From Vol. 4, Issue 9, September 2022
On following our idols
“Small things form habits, habits shape our character and our character, well, is who we truly are. This is the place to grow.”
We all have idols
We all have them. Or at least we used to have them at some point in our life. Heroes. Idols. Role models. Who hasn’t had a poster of a back-then famous sport star on the wall of their early teenage bedroom?
One may make the point that throughout the years the urge to look up to someone persists, yet the idol’s occupation usually changes. As mentioned, in our early years we may worship a sportsperson, then maybe a musician or another artist, then in our twenties maybe a stellar-successful businessmen, and so on. Our attitudes change accordingly. Early on we may be wholeheartedly in love with a songwriter who shaped the music taste of our adolescence, yet over time we gradually learn to appreciate our idols in a more reasoned fashion. Or do we?
The need for a role model is embedded in us
The need for a role model seems embedded deeply in human nature. The ancient Stoics assent to that. We find a number of passages and quotes in their writing testifying to it. A teacher of philosophy, a hero Stoic role model from a bygone era, a person who did something extraordinarily brave or simply didn’t lose their Stoic resolve in the face of adversity – in the texts of Epictetus and Seneca we find plenty of such examples. Obviously they were aware of that inherent human need to have someone to follow.
Stoicism is a philosophy of life so there is no surprise we need someone we can learn it from. Indeed, Marcus Aurelius thanks his own teachers at length in Book One of his Meditations. Yet, surely role models, idols and trailblazers of all sorts are not limited to philosophy. We need them – and we embrace them – in all walks of life. Is it always Stoic though?
What should we beware of?
Can be, assuming that we have the right attitude. What would it be? What should we beware of? A lot has been said on this topic yet the most vital point from a purely Stoic point of view is that we need to focus on the everyday actions and habits of that person, not on the person as such (nor, Zeus forbid, on their “success”).
Don’t get me wrong here. Surely, it’s essential that we feel this weirdly intimate, irrational connection that this person is in a sense ‘ours’ and that it is them that we look up to. There is no inspiration without this kind of sentiment. And yet, if we intend to keep our Stoic gyroscopes right, we need to think in terms of specific habits we may learn from them, not in terms of some transcendental connection.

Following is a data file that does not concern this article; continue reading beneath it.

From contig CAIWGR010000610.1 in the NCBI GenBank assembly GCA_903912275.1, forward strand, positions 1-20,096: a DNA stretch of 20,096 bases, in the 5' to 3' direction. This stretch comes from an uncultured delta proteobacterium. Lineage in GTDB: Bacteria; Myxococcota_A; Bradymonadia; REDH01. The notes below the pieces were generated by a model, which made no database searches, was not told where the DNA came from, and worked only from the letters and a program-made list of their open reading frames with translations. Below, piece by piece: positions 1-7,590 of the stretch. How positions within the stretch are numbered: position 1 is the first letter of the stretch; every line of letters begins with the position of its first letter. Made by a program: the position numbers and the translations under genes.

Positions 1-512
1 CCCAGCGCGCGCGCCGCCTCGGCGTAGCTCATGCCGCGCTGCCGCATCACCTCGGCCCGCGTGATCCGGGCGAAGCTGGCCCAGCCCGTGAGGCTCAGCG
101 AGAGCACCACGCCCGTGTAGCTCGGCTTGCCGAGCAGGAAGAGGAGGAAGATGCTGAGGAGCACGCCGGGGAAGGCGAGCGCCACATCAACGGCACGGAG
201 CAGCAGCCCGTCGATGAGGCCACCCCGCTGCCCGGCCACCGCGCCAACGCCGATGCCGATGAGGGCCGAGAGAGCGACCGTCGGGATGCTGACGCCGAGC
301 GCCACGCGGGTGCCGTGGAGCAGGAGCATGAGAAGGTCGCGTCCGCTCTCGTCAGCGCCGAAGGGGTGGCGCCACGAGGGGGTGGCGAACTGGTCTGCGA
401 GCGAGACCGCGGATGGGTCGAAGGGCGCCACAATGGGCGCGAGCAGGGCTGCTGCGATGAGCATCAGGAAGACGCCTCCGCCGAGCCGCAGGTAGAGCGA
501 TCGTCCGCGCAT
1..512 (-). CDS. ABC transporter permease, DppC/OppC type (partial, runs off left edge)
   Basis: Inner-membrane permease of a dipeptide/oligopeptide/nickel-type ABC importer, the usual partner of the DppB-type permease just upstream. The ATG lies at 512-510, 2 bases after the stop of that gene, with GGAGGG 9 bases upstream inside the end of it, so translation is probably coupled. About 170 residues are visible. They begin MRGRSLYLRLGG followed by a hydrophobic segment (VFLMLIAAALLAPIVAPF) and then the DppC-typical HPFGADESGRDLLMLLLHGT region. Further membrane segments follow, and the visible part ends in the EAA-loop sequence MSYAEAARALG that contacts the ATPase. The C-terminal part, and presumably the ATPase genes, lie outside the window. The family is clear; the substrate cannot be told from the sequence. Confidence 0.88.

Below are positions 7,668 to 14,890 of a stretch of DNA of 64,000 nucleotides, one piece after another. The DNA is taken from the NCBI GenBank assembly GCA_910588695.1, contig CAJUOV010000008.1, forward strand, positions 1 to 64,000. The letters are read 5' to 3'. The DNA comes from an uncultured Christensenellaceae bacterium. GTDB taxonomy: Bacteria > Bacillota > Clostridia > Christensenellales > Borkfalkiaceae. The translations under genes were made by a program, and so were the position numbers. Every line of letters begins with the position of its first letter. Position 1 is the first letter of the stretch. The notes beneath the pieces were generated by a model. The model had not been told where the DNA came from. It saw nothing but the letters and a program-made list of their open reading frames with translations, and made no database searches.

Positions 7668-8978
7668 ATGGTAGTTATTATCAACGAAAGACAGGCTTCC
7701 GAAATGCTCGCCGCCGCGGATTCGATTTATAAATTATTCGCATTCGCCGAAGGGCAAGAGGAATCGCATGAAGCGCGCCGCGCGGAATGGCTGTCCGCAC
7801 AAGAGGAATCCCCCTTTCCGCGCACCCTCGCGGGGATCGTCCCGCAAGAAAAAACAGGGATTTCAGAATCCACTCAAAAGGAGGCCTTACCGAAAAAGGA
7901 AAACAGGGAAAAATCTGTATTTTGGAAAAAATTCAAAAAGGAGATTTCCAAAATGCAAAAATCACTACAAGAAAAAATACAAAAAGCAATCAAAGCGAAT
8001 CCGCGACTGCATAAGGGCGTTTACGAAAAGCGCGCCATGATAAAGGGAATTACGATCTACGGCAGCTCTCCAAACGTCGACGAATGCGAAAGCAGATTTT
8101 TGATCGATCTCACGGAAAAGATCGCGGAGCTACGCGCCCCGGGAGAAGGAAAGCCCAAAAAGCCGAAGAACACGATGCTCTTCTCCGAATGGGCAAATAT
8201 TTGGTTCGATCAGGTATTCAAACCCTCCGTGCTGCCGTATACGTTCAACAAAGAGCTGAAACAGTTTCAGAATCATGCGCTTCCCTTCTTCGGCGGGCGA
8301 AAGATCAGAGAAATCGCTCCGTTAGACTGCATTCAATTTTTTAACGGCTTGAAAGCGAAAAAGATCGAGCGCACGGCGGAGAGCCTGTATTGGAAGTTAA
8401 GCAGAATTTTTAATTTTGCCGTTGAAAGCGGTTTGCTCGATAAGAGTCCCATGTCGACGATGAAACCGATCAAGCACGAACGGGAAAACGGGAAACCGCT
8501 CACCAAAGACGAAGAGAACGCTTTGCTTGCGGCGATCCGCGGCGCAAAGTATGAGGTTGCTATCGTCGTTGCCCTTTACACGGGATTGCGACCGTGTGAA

Not idolizing someone overtly is the number one principle. In Stoicism we’ve known this from the beginning. It was Seneca who emphasized over and over again that a true sage is extremely rare to come by. No one is perfect, that’s common knowledge. Particularly, no one is perfect when judged from the Stoic perspective. The Stoic standards of virtue are elevated and all-or-nothing after all. We are all merely Stoics in training.
Just important as that is principle number two. It stems from the simple question – what do we actually want to achieve by admiring our role models? They inspire us, sure. But where does it get us?
A young boy or girl gapes at their favourite sport star and openly they tell their parents they actually want to be like them. They’d love to pursue a similar career and of course enjoy a similar success. Usually an early teenager honestly means that and thinks it’s genuinely possible. With the passage of time this changes and the realization sinks in that straight up copying someone’s path to stardom is impossible. Sounds bitter. Can we still learn something here, as not-so-naive adults?
Emulating our role models
Yes we can. As grown persons – and as aspiring Stoics – we may understand that it has never really been about the glory and fame. What it’s really about is the small things. I’m awed by a sport champion. I know already that I will never be them or like them. What keeps me, though, from learning about their fitness regime and healthy lifestyle? Why don’t I try it myself? Surely not in full, since I am no professional athlete, but why not adapt small things into my own life to make it better? Small things form habits, habits shape our character, and our character, well, is who we truly are. This is the place to grow.
Dr. Piotr Stankiewicz, Ph.D., is a writer and philosopher, promoter of reformed Stoicism. He authored Manual of Reformed Stoicism, and Does Happiness Write Blank Pages?